Transparency International Fiji is seriously concerned at the state of the country and the volley of exchanges between political and community leaders in the past months increasing recently with the release of the draft People’s Charter. These actions have led to the deliberate corruption of ideas to win people’s heart to one’s own way of thinking. For the sake of our country and its people Transparency International Fiji calls on the interim government and all political leaders to put Fiji and its disenfranchised, peaceful, and suffering people first and come together in a constructive dialogue. There is no other way but to return to rule by the people for the people. Any further political posturing that delays a dialogue leading directly to elections in the shortest possible time is unacceptable. Transparency in intentions and sincerity in dialogue are the imperatives called for.
Good leadership particularly at this time requires commitment to transparent thinking and decision-making based on a strong sense of accountability which respects the right of the people to information for decisions on matters that affect their lives.
Our country was forced to accept a change of government with the promise that our leadership will be corruption-free and our governance system recognize ethnic equality. But we know that power corrupts even the most well-intentioned men and women. We also know that in our small society with wide networks of extended families, nepotism can be rife and inadvertently favour certain ethnic groups through social relations.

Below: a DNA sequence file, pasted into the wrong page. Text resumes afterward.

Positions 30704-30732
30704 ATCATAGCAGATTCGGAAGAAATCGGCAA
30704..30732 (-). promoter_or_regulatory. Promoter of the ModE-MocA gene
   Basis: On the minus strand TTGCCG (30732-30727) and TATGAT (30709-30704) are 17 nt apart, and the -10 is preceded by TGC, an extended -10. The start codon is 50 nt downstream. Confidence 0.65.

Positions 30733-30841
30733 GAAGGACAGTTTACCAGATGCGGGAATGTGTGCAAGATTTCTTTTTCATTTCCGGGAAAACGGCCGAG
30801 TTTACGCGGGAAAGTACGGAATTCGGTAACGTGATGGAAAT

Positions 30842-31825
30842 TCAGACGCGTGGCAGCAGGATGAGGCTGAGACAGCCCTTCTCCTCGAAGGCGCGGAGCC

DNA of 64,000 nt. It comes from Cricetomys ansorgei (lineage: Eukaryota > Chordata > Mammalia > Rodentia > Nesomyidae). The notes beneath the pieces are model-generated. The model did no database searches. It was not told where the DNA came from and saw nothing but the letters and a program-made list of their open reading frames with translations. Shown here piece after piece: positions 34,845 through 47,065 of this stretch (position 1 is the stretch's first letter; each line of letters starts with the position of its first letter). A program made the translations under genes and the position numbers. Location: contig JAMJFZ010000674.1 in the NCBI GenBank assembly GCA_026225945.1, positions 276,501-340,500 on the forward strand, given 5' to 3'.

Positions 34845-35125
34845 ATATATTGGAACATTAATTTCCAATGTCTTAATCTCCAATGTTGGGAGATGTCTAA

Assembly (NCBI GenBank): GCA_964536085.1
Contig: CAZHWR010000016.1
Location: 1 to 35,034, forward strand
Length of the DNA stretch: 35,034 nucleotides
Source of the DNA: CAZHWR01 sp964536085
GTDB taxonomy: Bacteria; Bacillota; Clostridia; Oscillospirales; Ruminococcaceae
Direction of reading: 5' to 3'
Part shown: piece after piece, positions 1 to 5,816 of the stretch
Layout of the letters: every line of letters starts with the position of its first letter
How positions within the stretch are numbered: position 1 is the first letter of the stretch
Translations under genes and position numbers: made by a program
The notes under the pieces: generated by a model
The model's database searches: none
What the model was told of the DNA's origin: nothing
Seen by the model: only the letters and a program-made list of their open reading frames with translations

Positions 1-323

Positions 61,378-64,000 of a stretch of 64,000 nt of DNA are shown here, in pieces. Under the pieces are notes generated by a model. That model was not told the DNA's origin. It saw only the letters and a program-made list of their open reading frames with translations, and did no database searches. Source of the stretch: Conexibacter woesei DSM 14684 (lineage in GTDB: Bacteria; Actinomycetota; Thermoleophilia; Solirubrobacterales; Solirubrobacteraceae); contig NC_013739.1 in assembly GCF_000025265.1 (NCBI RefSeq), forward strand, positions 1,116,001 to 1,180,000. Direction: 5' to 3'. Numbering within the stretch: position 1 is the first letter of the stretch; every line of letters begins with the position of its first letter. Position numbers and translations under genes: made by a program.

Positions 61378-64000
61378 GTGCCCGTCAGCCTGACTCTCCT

The interim government has yet to show us that it has the political will and created the means to break with corruption. It has yet to show not only that it has indeed cleansed the country of these unjust practices but also that it has discontinued corrupt practices. The interim government began its term on 5th December, 2006, with a promise of just and good governance that gives priority to the needs of the vulnerable and the poor in our society.
The country has waited with patience and in vain for the expected outcome. Some good people have even been prepared to ignore the possible illegality of the take over in order to help correct unjust conditions that affected the less fortunate of our society. Has the end justified the means?
Having suffered four coups since 1987, the people of Fiji deserve leadership that is transparent, accountable and sincerely for the common good. While it is unrealistic to expect all leaders to rise above self interest, at least the process of democracy provides opportunities for people to select such rare individuals and lend them credibility in leadership. Our current situation requires no less. We need transformational leadership that transcends self interests and petty squabbles and makes reconciliation possible.
Chair, Transparency International Fiji
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